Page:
EDITOR’S NOTE: I apparently wrote this post two years ago and only today found it in the drafts folder. I sprained my wrist last night slipping on ice, so this seems timely.
It is a truth universally acknowledged that I should not often be left to my own devices.
Unfortunately, the weather necessitated that isolation be the case today. I arrived at work, after spending 35 minutes pathetically scraping ice off of my car using a car key and the salt from my tears, to discover that none of my coworkers could make it to the office due to the conditions of the highway.
After a few hours of lonesomeness, someone finally called my office number. I was so pleased that I sent an email to my missing colleagues about it.
Subject: Mr. K—— Called: A Dramatic Retelling of a Mundane Phone Call
It was about 11:06am on a day most unusual for Houston — quiet, cold, a subtle wind unhappily creeping into the spaces between your scarf and your neck. Sitting here enjoying my coffee (drank not for pleasure but for heat generation), I suddenly recalled that I left my iPod in my car. Given the current weather conditions, it seemed unwise to allow it to remain there. I put on my coat in preparation of facing the elements, grabbed my car keys, and made my way to the door.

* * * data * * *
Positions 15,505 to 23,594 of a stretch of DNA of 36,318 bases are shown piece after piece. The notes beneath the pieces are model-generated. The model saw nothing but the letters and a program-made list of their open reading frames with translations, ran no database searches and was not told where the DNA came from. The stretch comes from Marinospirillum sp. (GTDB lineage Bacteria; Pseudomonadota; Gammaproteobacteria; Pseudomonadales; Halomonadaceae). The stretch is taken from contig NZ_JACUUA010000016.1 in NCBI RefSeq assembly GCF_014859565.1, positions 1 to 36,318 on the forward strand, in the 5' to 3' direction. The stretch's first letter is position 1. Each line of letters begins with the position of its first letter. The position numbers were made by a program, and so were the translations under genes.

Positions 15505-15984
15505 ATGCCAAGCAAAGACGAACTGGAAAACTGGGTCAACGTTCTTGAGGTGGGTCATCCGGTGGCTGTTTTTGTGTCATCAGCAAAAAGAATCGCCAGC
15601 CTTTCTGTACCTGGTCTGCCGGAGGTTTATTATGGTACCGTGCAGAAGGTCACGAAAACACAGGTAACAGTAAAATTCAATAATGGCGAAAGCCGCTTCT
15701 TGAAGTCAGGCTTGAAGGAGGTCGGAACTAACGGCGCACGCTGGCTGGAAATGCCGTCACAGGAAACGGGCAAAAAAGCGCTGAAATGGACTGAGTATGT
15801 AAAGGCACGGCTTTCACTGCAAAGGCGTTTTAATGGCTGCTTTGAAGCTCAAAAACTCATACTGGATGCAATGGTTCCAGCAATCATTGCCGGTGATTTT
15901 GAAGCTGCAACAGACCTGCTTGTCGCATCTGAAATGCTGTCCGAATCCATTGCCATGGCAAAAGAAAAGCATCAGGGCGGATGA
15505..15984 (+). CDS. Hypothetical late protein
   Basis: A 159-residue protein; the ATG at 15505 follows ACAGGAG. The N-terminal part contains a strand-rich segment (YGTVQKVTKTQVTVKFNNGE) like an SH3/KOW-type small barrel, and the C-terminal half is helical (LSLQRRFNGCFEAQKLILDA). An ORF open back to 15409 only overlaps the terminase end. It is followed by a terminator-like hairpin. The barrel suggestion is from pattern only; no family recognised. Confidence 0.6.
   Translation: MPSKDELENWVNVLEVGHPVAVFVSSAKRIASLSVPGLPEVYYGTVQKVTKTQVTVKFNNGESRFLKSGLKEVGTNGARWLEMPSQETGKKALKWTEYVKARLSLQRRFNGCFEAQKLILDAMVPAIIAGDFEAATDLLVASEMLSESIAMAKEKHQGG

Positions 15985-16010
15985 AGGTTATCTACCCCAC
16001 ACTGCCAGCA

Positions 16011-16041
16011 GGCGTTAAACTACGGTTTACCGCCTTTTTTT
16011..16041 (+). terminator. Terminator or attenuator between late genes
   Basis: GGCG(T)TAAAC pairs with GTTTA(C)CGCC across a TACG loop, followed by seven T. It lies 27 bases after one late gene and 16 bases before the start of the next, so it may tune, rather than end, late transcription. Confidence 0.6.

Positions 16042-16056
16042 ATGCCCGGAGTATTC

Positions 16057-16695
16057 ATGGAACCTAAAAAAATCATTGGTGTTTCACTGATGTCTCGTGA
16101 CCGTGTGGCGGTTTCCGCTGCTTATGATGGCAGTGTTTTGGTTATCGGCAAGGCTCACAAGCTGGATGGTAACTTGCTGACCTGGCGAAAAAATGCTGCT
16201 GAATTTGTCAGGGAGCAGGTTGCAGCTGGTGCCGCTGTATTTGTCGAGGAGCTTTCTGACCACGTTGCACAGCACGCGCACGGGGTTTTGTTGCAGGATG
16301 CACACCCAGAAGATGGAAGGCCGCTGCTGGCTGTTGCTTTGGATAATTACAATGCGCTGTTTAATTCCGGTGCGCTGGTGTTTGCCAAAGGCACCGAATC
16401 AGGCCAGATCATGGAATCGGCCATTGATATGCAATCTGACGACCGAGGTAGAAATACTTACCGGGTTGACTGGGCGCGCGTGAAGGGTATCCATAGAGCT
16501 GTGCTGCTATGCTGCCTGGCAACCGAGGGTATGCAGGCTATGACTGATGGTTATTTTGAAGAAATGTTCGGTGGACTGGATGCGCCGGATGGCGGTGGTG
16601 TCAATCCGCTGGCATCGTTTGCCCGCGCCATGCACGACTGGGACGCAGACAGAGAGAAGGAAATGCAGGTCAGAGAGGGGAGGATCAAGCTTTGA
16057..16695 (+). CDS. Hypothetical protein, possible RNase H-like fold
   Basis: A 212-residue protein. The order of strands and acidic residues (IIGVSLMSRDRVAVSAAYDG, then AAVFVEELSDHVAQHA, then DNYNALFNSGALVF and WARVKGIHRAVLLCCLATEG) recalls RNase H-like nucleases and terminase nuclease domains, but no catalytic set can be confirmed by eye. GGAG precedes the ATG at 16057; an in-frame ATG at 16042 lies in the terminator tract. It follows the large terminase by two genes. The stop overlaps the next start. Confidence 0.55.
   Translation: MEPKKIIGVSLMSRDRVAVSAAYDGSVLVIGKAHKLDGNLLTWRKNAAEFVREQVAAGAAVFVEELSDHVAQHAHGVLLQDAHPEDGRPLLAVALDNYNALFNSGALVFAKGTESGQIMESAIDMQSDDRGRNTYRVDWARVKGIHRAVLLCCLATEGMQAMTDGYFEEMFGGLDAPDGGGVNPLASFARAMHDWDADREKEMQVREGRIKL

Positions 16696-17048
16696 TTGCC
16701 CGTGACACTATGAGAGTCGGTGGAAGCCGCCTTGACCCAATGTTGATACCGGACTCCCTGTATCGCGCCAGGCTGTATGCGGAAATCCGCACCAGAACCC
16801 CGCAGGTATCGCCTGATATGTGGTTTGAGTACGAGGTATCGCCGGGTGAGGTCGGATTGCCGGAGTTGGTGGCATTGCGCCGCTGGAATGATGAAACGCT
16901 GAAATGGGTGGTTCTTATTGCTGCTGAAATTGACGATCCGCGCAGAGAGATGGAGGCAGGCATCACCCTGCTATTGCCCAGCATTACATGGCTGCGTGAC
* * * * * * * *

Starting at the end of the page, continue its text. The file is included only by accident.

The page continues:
Just as the door was closing behind me, I heard the phone ring. A beat; a pause; a moment’s hesitation. I spun on my heel, sprinted back into the office, and grabbed the phone just after the third ring.
With barely enough time to collect my breath (I need to exercise more often), I answered the call.
“Good morning, this is Lee! How can I help you?”
“Hello, this is A—— K—–.- I’d like to provide you with my credit card information.”
And provide me with his credit card information he did. I dutifully updated QuickBooks with the information, then went out and retrieved my frozen iPod.
Ten minutes later, my coworker responded.
i’ll call in a bit to get the number, thanks!